Cobb schools announce expansion of virtual learning, but still ignore CDC recommendations on masks

The logo on front of a Cobb County School District facilityCobb County School District sign (photo by Larry Felton Johnson)

The Cobb County School District announced in a press release that they would expand virtual learning options with applications open in the fall for sessions beginning in January, but that the district will continue to ignore recommendations of the CDC that all students, teachers and staff be masked to slow the spread of COVID-19.

Read the CCSD press release reprinted below:

Superintendent Chris Ragsdale announced during the Cobb Schools Board of Education meeting that families will once again have an opportunity to choose the learning environment that best supports the needs of their student(s). 

Later this fall, Cobb families will be able to apply for expanded openings in the Cobb Online Learning Academy and Elementary Virtual Program that will open in January, the start of the second semester of the 2020-2021 school year. Spots in the expanded online programs will be limited and will be awarded via a lottery system. More information about the expanded programs and how families can apply will be announced in the future. The lottery window will open mid-to-late October, and students will be selected through the lottery by mid-to-late November. 

The Superintendent also explained that masks would remain optional in Cobb County schools.

“Masks are strongly encouraged, but they will remain optional at this time. 

When looking at school districts that have mask mandates in place, some districts have higher numbers than us, while some have lower numbers than us. Mandatory masking is not without a cost. We recognize that there are negative impacts to school-age children properly wearing a mask during the duration of the school day. The data analysis is obviously very complex during this pandemic. 

We have made a continuous effort to allow families to have a choice, both in the type of instruction, whether it be face to face or virtual, and in the decision about what is best for their families in regards to masks. We have also encouraged vaccinations but believe it’s also a personal choice for each employee, student, and family to make based on their individual situation. At this time, I do not believe it is appropriate to mandate either decision, which would remove the ability for each family to make the best decision for them as a family,” said Superintendent Chris Ragsdale.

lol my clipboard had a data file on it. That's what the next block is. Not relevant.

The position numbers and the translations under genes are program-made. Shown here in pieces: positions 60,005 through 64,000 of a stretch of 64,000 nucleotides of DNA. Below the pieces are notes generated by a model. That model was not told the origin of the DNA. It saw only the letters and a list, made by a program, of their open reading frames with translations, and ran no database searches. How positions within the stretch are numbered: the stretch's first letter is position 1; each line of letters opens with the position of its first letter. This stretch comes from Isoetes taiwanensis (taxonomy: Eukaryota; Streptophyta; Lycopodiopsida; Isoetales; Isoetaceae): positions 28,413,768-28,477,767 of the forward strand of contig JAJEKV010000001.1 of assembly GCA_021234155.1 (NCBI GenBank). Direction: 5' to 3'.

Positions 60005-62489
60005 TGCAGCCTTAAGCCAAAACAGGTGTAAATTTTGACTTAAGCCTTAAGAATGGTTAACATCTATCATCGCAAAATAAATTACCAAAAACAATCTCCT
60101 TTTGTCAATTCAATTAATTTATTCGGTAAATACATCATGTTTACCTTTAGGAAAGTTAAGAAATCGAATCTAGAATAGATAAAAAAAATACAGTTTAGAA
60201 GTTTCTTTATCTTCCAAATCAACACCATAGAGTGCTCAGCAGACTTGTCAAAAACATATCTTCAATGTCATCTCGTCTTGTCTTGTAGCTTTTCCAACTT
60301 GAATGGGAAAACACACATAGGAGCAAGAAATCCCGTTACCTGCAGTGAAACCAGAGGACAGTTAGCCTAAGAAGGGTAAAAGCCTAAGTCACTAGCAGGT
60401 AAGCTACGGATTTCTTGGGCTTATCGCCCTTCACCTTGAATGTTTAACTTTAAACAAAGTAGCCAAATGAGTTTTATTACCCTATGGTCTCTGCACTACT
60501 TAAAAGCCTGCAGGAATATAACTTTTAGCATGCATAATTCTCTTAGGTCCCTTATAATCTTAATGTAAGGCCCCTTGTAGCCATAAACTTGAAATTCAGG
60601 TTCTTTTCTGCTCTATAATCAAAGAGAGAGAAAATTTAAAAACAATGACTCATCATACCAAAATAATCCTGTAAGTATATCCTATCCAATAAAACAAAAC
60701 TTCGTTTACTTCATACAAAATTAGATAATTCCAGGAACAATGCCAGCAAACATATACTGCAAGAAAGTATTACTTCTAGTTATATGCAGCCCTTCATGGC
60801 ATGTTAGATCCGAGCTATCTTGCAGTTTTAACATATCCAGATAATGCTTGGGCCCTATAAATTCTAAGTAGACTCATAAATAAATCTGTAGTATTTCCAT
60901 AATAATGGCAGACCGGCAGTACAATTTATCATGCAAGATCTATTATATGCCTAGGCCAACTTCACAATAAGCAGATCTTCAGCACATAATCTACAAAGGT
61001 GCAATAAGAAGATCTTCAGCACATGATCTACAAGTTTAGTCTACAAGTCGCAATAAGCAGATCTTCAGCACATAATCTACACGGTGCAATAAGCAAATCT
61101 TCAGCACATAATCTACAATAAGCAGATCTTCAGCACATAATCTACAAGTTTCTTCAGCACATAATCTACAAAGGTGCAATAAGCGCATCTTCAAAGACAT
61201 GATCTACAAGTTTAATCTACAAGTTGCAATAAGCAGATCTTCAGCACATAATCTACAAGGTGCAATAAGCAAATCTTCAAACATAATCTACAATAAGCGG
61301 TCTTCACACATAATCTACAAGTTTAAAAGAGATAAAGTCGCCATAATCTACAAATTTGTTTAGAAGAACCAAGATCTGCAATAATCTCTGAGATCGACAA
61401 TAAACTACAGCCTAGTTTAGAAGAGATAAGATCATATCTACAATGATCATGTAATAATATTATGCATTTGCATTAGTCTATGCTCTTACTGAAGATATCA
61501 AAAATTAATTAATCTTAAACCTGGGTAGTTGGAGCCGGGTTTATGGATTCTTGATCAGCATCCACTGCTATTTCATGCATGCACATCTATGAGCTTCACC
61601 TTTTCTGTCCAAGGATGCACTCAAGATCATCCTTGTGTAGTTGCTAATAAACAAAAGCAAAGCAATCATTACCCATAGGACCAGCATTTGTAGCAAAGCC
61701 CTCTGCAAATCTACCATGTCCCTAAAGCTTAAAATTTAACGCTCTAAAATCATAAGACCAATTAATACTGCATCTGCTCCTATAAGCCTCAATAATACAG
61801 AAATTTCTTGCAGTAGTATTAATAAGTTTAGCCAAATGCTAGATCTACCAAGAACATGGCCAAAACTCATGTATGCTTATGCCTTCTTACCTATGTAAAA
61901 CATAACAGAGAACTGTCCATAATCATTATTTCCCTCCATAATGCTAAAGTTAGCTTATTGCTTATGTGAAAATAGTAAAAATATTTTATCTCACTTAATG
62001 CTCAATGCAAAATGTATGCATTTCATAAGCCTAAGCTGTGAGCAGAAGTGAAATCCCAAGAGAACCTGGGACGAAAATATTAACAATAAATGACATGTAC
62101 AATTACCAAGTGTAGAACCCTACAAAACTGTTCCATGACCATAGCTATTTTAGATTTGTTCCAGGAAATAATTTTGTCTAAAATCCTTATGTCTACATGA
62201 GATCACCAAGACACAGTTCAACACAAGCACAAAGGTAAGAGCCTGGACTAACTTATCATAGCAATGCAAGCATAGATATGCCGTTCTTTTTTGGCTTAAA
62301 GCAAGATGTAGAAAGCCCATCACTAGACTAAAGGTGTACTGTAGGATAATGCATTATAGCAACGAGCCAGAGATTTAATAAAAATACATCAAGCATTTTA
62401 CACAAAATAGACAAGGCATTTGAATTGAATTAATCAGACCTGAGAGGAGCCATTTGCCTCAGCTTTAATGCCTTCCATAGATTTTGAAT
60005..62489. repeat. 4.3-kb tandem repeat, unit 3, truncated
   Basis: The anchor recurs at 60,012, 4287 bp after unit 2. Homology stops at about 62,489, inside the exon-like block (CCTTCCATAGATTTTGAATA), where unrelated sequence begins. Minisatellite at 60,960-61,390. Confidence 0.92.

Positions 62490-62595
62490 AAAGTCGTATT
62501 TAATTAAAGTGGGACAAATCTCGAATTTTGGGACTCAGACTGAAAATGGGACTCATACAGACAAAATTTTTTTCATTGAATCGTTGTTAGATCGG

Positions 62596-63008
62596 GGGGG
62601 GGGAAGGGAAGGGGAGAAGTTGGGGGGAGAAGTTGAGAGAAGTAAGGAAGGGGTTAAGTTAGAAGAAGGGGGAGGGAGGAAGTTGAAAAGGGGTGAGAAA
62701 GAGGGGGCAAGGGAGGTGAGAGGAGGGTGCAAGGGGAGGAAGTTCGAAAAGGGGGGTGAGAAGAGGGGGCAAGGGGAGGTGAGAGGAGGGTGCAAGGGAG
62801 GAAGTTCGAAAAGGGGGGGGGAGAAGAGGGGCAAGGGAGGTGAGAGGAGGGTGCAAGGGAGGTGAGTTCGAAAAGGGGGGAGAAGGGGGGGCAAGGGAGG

A presentation offered by Chief Strategy & Accountability Officer John Floresta also provided more excellent news. Cobb families learned that no matter the learning environment families have chosen for their students, they can rest assured that Cobb students are leading their state and national peers. 

The presentation compared student outcomes to school districts across the country and state that are most similar to the Cobb County School District in terms of socioeconomic status, percentage of students with disabilities, percentage of English learners, and ethnicity/race distribution. 

In comparison to those Districts that are most similar, Cobb ranked third in math. Cobb’s three state peers were not even in the top five among the group nor were they above the national average. Like other assessments, Cobb ranked above the national and state average. 

For Language Arts, Cobb students ranked second. When looking at how Cobb students stack up to students in the Atlanta metro on the SAT, Cobb students once again lead the way, topping Gwinnett, Fulton, Marietta, along with the state and national average. Cobb students rank second for success on the ACT and topped the list for the CCRPI when results were last released. 

For students who attend a Cobb high school all four years, students graduate at a rate of 99.1%. 

“There is no better measurement of student success than what the real graduation rate shows when students continue to attend a Cobb high school for their entire high school career,” Superintendent Ragsdale said. 

In addition to the presentation on how Cobb students are succeeding at a higher rate than their peers, Board members also discussed the $1200 bonus for Cobb bus drivers and monitors that Superintendent Ragsdale recently announced

“As the first face of our Cobb team that many of our students and parents see every day, our bus drivers and monitors are critical to helping our students start a successful day of learning. The bonus supports our team’s goal of hiring the best and keeping the best,” said Chief Operations Officer Marc Smith.

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6 Comments on "Cobb schools announce expansion of virtual learning, but still ignore CDC recommendations on masks"

  1. This Ragsdale guy is a useless clown of a leader. He’s destroying this area every day he stays in charge

  2. Still no masks after every agency he uses to say was the basis of his decisions agreed that masks are necessary. He’s a hypocrite, a liar, an idiot, or maybe all three.

  3. Due to the ever increasing cases, soon the whole district will be virtual and mask mandate will not matter

  4. Real Cobb Parent | August 20, 2021 at 9:10 am | Reply

    All he did was put us one step closer to everyone having to stay home. How’s that for freedom?

  5. Freedom? Who cares about freedom if you are dead or your kid is on a vent? I lost my “freedom” yesterday when I had to spend my entire day looking for a rapid test for my kid who was exposed to COVID the 2nd week of school. All thanks to a kid who was positive and not wearing a mask in class. Screw you and your “freedom”. If you don’t care about public health then maybe you all should get out.

  6. Everyone be scared and be a slave to fear.

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